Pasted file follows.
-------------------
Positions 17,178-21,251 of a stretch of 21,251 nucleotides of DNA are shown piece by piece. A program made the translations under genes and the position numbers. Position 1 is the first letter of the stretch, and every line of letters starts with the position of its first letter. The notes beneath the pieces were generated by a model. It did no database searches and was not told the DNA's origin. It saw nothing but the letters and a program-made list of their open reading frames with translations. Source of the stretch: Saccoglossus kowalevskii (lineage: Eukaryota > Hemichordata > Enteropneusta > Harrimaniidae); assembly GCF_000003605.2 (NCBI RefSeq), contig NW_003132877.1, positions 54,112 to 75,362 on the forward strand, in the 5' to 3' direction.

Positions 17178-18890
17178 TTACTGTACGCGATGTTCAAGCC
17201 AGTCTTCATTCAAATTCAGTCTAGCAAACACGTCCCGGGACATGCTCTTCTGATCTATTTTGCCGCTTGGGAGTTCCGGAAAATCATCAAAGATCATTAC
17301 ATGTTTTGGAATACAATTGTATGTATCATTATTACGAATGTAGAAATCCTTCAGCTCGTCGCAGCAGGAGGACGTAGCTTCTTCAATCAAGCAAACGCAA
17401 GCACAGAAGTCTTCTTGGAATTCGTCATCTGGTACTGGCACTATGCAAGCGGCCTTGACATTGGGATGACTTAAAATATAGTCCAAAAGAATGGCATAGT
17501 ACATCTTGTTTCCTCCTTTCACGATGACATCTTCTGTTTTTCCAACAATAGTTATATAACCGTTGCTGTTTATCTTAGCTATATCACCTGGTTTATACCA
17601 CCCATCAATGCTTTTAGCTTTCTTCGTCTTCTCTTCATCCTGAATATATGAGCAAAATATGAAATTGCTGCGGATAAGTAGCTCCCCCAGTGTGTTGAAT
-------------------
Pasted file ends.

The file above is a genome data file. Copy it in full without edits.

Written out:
Positions 17,178-21,251 of a stretch of 21,251 nucleotides of DNA are shown piece by piece. A program made the translations under genes and the position numbers. Position 1 is the first letter of the stretch, and every line of letters starts with the position of its first letter. The notes beneath the pieces were generated by a model. It did no database searches and was not told the DNA's origin. It saw nothing but the letters and a program-made list of their open reading frames with translations. Source of the stretch: Saccoglossus kowalevskii (lineage: Eukaryota > Hemichordata > Enteropneusta > Harrimaniidae); assembly GCF_000003605.2 (NCBI RefSeq), contig NW_003132877.1, positions 54,112 to 75,362 on the forward strand, in the 5' to 3' direction.

Positions 17178-18890
17178 TTACTGTACGCGATGTTCAAGCC
17201 AGTCTTCATTCAAATTCAGTCTAGCAAACACGTCCCGGGACATGCTCTTCTGATCTATTTTGCCGCTTGGGAGTTCCGGAAAATCATCAAAGATCATTAC
17301 ATGTTTTGGAATACAATTGTATGTATCATTATTACGAATGTAGAAATCCTTCAGCTCGTCGCAGCAGGAGGACGTAGCTTCTTCAATCAAGCAAACGCAA
17401 GCACAGAAGTCTTCTTGGAATTCGTCATCTGGTACTGGCACTATGCAAGCGGCCTTGACATTGGGATGACTTAAAATATAGTCCAAAAGAATGGCATAGT
17501 ACATCTTGTTTCCTCCTTTCACGATGACATCTTCTGTTTTTCCAACAATAGTTATATAACCGTTGCTGTTTATCTTAGCTATATCACCTGGTTTATACCA
17601 CCCATCAATGCTTTTAGCTTTCTTCGTCTTCTCTTCATCCTGAATATATGAGCAAAATATGAAATTGCTGCGGATAAGTAGCTCCCCCAGTGTGTTGAAT